While I was at the University of Illinois, I had the privilege to participate in an organization called the Illinois Trial Team. The Trial Team was a mock trial organization whose members traveled around the country competing in tournaments against other schools. The twenty-eight-member organization was a great way to practice public speaking while learning a good amount of courtroom procedure, but, handily, the biggest benefit to me was what I learned as its president during the 2017-18 school year.
Managing Conflict in a Student Organization
The Illinois Trial Team is made up of a bunch of fake attorneys. The vast majority of its members are extremely argumentative (surprised?) and often quite stubborn (I’m not innocent). In short, it can be very difficult in even marginally touchy situations to get anything done without someone getting offended. In order to be an effective leader in that organization, he or she must tread carefully.
This delicate environment led to a great lesson in diplomacy. If I wanted to keep things as stable as they could be, I had to consistently meet with members of our organization, especially if I caught wind that someone was unhappy. Letting a negative attitude fester typically leads to worse problems in due time. If there was a complaint from someone, I would ask them about it. Typically, it would go something like this, “I’ve heard [insert lightly worded and watered down complaint]. Is that true?” Seeing a platform, especially after I had proven to them that I would actually take action to solve the problems, that person would usually voice their concerns without hesitation. They trusted me, even if they were not happy about something. But listening to member concerns was one thing; it was another to address them.
After discussing it with the person, we would look for a common ground solution. This solution would often be some sort of mutually beneficial adjustment; a person might have complained about their current role on the team and wanted something else, so we’d take steps towards giving that person a greater one in other, similar areas if the exact one they desired was blocked by someone else. The point was to always be moving forward so everyone would stay true to our mission of being the best pre-law organization at our school as we gained great experience in public speaking and basic trial advocacy. The changes needed to at least temporarily satisfy someone’s issues were often quite minimal, though they would have likely grown had swift action not been taken. The worst case scenario from a meeting with a member would be at least to buy time without making the situation worse for a little while.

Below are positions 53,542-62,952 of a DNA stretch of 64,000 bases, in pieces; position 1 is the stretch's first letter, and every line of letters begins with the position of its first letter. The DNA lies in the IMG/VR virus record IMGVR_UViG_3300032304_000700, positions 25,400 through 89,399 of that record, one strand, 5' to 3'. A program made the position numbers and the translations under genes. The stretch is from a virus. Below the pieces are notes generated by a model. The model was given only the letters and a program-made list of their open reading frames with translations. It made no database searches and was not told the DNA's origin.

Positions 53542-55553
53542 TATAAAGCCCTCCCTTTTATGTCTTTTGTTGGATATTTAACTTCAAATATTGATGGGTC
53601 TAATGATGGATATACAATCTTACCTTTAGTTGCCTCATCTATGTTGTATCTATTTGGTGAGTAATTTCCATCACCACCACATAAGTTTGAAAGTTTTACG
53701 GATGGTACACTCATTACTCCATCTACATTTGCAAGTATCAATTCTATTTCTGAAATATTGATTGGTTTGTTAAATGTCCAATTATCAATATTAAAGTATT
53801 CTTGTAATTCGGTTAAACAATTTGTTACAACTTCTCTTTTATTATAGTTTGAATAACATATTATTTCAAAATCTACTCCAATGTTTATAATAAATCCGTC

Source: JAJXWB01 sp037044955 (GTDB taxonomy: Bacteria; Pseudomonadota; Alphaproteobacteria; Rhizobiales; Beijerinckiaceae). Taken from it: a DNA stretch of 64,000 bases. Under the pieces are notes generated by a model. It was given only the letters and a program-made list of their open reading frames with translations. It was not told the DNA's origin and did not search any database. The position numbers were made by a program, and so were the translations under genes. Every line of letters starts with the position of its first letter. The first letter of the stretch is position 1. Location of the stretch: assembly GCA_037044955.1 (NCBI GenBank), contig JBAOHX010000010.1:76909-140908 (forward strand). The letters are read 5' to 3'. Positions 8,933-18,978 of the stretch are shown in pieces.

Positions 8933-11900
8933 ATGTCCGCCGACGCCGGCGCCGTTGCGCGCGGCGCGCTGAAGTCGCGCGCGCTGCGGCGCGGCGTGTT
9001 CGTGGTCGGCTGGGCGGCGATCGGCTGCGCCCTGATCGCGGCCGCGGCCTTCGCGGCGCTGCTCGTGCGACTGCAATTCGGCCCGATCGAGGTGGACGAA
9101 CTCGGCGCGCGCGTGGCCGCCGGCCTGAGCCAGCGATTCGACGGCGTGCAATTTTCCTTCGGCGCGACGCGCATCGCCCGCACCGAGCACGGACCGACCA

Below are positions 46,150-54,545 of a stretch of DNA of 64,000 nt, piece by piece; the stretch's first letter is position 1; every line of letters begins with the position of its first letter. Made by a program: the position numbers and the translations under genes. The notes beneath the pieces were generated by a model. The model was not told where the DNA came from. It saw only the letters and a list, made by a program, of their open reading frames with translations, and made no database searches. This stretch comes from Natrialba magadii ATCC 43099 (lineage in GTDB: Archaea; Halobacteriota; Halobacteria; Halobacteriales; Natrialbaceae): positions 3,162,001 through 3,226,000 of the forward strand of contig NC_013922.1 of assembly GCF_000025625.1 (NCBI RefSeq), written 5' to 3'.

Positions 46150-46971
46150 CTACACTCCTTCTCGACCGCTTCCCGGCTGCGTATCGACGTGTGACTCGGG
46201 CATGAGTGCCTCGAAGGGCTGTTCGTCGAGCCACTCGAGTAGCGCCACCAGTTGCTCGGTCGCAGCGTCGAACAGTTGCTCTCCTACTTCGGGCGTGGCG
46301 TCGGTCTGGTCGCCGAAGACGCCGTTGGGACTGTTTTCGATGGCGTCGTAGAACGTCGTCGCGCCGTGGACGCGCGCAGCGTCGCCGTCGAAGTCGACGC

That is a major key to solving any conflict: not allowing it to get worse on its own. In many cases, these things do not take care of themselves, and it is dangerous to assume that they will. On some occasions, a leader may have to moderate; on others, they might need to give advice for as to how the person can take action themselves. Either way, it is not worth it to let pettiness take the wheel and drive itself. Most conflicts are the result of something that, in the grand scheme of things, is rather silly.
A good rule of thumb is to never tell someone that they are wrong. Telling someone that what he or she is doing is petty or foolish, even if that person is clearly in the wrong, will only serve as a setback. That person may become angrier, and it will be harder to find common ground. It was very, very hard to resist doing this in otherwise annoying situations, but I got a lot of practice in remaining disciplined and calm.
My time on the team taught me the importance of keeping conflicts close to the chest. There is always some sort of positive action that can be taken to make a situation better. While some other things will always take priority, it is important to not disregard the little things since they are the ones that inevitably grow into the large ones in due time.